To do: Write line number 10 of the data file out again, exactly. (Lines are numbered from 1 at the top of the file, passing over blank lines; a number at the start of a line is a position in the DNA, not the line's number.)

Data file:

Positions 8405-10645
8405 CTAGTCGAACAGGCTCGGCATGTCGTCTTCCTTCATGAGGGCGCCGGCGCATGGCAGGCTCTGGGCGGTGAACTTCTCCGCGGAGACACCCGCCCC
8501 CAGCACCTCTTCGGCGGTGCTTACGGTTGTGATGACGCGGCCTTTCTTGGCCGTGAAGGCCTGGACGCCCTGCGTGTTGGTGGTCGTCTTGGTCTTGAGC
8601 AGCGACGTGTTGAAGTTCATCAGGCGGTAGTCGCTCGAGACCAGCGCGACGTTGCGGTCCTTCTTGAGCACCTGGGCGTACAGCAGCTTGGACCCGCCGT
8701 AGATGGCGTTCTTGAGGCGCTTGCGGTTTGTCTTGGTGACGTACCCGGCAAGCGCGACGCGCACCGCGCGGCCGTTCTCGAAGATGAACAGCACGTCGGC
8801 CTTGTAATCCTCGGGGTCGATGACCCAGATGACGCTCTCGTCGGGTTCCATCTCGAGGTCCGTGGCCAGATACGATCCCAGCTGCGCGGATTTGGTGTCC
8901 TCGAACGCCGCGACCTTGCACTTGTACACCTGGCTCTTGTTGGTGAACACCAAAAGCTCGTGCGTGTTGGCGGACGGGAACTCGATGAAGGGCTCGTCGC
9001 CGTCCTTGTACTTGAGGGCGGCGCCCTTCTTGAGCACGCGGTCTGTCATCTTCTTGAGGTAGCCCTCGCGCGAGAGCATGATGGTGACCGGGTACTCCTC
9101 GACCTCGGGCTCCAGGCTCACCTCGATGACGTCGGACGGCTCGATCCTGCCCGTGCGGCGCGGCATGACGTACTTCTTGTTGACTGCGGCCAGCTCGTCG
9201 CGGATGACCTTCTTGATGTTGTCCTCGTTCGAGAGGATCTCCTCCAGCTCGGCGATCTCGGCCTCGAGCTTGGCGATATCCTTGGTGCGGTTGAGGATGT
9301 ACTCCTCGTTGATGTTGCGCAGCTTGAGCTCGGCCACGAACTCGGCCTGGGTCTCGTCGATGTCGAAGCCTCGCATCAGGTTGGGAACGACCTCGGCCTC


9201 CGGATGACCTTCTTGATGTTGTCCTCGTTCGAGAGGATCTCCTCCAGCTCGGCGATCTCGGCCTCGAGCTTGGCGATATCCTTGGTGCGGTTGAGGATGT